In politics you can always tell which side is losing, they are the ones who are always claiming “after the election we will fix this”. Peruse this forum and its obvious.

    Robert G. Oler

  • Robert G. Oler

    MrEarl wrote @ August 6th, 2010 at 5:00 pm

    and next year when there is no shuttle, no sdv, no plans for exploration you can keep telling me this.

    see I am winning. I love it

    Robert G. Oler

  • Martijn Meijering

    Yes, they are delayed by an unnecessary new vehicle.

    A harmful vehicle even.

  • Alas, it looks as if NASA is once again caught in a political web not of its own making.

    While China is intent upon visiting the Moon (albeit at the literal expense of their people), NASA can only dream about it due to its inability to influence its budget to actually fulfill its ultimate goal of conquering the solar system.

  • Bennett

    Robert G. Oler wrote @ August 6th, 2010 at 7:42 pm

    Damn Robert, are you going through some form of post partum depression?

    They are all caught up in their own little fantasy world about how human spaceflight is the most important thing that the creator has put forward.

    It may not be the most important thing, but (to me and many others) it IS one of the most exciting things. I hope you pull out of your funk. Between you and Red, I’m getting a tad depressed when I should be feeling pretty darned excited at the amazing changes (if they stand) and possible advancements that will happen over the next five years.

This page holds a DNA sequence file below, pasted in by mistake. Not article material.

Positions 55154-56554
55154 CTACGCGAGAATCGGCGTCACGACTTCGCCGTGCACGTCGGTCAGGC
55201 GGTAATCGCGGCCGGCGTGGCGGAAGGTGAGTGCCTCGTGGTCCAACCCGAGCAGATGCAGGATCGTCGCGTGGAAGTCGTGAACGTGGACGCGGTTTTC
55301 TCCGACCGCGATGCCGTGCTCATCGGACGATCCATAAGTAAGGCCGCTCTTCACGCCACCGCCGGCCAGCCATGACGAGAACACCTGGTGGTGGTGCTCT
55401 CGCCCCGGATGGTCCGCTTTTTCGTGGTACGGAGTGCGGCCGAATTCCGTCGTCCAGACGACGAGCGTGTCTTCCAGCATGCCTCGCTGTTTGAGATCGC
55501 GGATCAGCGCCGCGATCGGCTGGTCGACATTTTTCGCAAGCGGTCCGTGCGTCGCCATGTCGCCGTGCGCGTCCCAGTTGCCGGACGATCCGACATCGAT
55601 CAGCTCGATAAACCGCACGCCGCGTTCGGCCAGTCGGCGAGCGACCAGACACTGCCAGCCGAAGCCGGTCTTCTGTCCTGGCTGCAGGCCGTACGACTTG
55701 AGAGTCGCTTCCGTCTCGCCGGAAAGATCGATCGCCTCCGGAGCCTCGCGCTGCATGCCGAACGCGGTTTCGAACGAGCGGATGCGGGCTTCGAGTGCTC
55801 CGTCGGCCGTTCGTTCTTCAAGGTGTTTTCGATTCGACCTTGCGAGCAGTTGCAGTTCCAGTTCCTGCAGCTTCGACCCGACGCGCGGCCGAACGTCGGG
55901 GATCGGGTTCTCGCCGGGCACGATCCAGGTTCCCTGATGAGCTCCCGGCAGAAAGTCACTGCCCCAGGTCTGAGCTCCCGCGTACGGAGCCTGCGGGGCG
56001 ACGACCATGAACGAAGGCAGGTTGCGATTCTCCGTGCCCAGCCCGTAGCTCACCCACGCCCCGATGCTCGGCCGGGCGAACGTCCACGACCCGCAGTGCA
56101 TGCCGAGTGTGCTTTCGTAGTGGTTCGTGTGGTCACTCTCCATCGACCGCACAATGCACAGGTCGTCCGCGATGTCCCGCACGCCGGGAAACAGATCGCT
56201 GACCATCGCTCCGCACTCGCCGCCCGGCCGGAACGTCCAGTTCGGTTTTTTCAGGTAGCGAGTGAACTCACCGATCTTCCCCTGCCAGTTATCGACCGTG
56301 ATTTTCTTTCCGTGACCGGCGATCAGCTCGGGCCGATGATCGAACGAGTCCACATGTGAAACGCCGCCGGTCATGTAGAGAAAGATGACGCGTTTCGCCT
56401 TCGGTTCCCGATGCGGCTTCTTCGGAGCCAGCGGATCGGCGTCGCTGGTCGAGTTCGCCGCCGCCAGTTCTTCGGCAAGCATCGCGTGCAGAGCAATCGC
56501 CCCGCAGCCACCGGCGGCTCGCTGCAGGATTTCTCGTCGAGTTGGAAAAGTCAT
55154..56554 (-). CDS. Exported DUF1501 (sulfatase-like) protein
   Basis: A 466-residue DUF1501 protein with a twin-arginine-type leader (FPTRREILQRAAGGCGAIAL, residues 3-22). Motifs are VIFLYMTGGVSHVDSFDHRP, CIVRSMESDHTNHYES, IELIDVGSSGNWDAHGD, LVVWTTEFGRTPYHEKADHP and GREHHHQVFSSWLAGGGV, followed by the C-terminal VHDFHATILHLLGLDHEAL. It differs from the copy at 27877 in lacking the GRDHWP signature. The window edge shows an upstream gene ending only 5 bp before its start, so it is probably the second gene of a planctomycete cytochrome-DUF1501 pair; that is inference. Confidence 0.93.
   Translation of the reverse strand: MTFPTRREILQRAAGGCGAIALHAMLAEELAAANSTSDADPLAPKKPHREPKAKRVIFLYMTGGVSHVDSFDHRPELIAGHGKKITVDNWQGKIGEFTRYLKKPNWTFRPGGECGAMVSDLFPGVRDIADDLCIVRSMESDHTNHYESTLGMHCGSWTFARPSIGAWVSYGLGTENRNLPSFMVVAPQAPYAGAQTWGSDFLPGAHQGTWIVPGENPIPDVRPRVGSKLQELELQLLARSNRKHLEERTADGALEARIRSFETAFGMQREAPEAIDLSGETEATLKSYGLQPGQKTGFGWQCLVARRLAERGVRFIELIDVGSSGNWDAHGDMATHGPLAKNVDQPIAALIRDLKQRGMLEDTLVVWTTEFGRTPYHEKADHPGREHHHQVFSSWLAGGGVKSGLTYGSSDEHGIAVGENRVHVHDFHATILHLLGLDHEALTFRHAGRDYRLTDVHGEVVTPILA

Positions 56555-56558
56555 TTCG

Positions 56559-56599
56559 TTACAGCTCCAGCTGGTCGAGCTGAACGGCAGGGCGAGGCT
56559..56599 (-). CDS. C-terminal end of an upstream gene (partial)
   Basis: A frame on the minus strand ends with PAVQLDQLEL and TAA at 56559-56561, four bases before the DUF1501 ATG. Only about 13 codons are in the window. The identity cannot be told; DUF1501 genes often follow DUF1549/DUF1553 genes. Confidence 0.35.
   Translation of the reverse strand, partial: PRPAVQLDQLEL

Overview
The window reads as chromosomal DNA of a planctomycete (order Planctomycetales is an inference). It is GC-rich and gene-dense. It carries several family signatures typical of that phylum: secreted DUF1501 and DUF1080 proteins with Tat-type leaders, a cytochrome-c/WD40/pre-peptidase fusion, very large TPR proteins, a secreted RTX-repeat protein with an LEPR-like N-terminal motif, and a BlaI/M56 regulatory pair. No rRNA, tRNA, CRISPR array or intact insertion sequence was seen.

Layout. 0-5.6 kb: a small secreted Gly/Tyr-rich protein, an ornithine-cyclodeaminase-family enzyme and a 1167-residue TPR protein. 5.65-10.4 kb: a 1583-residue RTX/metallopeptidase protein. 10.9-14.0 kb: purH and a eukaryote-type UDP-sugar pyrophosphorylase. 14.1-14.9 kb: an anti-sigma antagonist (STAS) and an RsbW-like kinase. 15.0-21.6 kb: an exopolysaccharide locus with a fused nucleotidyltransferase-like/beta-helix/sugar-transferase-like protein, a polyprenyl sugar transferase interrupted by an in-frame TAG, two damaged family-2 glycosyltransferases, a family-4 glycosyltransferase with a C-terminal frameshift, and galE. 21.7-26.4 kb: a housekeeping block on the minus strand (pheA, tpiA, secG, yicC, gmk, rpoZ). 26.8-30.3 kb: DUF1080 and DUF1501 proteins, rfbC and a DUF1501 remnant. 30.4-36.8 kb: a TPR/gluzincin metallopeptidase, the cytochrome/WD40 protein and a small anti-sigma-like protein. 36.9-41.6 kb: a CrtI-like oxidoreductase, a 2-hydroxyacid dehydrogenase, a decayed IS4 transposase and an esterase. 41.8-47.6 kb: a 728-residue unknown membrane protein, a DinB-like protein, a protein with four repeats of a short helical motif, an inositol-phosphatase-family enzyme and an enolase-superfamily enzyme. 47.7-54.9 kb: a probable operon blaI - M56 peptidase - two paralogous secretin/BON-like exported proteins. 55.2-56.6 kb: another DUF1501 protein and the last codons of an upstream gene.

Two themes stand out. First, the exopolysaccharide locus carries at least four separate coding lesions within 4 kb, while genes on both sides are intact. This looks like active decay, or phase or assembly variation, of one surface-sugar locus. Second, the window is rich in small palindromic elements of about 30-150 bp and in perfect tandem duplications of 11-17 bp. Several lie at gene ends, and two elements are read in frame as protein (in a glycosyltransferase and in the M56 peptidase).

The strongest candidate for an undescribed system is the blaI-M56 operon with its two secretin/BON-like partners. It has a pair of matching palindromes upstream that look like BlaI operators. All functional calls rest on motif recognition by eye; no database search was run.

Maybe it’s just me, but I have never seen doors open for real progress quite like they have since February 1st of this year.

    :-)

  • Matt Wiser

    Mr. Oler seems to be putting himself as a candidate for the vacant position of Astronomer Royal; those who occupy that slot have a very spotty record on HSF, and spaceflight in general.

    MECO: good post. I concur with your assessment. ObamaSpace is dead and buried. Constellation will be revamped, but not officially terminated. Just “restructured.” Heavy-lift and Orion will be developed, the commercial zealots will get some money, but not what they were dreaming originally. And since the Senate bill mandates use of legacy hardware from both Shuttle and Constellation, at least “some” of the work done on the latter won’t be wasted. The high and mighty Augustine Commisson reccommended an Ares V light as heavy-lift should that route be taken, and that’s one of the few things I actually agree with them on. (the wholesale transfer of LEO ops to commercial, otoh, I vehemently disagree with). Obama gets his NEO mission included, but there’s multiple destinations BEO, but a succesor administration will go to the moon at some point before shooting for Mars-even the Augustine Commission recognized that lunar before Mars was the preferred option under the so-called “Flexible Path.”

  • Justin Kugler

    Before I taught myself better habits, I used to justify eating everything put in front of me so it wouldn’t “go to waste.” All that did was make me overweight and unhappy.